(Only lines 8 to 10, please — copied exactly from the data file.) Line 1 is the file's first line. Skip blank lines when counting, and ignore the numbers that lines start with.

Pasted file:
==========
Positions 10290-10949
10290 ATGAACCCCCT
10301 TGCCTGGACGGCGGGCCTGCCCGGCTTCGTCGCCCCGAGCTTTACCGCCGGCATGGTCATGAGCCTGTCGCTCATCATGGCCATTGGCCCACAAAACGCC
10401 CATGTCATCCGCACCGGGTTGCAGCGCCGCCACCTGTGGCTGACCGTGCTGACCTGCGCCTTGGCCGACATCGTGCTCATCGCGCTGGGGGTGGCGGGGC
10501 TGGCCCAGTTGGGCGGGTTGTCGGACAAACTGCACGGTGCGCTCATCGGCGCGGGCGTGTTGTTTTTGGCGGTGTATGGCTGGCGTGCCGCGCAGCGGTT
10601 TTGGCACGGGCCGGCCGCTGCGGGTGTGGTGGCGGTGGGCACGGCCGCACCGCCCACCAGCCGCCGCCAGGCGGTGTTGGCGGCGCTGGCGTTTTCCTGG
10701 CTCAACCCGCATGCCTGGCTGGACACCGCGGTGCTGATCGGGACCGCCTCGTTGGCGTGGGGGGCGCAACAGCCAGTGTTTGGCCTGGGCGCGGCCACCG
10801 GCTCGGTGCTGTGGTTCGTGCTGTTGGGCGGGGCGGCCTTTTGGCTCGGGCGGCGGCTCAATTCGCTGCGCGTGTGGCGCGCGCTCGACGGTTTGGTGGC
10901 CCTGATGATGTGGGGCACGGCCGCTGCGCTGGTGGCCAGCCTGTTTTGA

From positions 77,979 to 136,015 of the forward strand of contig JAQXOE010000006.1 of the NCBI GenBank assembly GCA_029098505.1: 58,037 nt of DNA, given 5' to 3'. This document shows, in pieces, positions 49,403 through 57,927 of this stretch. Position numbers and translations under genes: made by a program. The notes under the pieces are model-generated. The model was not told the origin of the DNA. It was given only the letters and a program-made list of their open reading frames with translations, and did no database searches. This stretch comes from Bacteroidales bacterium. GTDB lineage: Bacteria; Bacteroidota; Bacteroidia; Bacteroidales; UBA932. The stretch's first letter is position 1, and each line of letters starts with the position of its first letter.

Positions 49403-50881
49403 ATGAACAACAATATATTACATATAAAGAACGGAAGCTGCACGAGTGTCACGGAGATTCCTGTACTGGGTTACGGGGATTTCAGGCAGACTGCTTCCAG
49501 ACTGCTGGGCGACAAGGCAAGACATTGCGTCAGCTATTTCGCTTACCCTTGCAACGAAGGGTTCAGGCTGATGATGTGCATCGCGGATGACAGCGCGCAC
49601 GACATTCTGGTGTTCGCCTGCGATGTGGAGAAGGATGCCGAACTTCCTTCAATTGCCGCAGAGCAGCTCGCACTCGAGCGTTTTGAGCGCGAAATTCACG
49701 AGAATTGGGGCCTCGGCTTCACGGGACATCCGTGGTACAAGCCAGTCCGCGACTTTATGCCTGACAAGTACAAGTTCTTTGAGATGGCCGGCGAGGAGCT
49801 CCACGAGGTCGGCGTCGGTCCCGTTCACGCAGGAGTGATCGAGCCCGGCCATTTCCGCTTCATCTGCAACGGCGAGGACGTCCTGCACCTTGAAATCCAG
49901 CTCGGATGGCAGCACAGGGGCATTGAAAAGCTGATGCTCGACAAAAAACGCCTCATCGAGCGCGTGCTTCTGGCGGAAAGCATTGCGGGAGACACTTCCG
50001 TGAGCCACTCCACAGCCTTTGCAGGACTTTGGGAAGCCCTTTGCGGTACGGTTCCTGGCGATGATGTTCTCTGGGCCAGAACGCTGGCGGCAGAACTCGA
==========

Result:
10801 GCTCGGTGCTGTGGTTCGTGCTGTTGGGCGGGGCGGCCTTTTGGCTCGGGCGGCGGCTCAATTCGCTGCGCGTGTGGCGCGCGCTCGACGGTTTGGTGGC
10901 CCTGATGATGTGGGGCACGGCCGCTGCGCTGGTGGCCAGCCTGTTTTGA

From positions 77,979 to 136,015 of the forward strand of contig JAQXOE010000006.1 of the NCBI GenBank assembly GCA_029098505.1: 58,037 nt of DNA, given 5' to 3'. This document shows, in pieces, positions 49,403 through 57,927 of this stretch. Position numbers and translations under genes: made by a program. The notes under the pieces are model-generated. The model was not told the origin of the DNA. It was given only the letters and a program-made list of their open reading frames with translations, and did no database searches. This stretch comes from Bacteroidales bacterium. GTDB lineage: Bacteria; Bacteroidota; Bacteroidia; Bacteroidales; UBA932. The stretch's first letter is position 1, and each line of letters starts with the position of its first letter.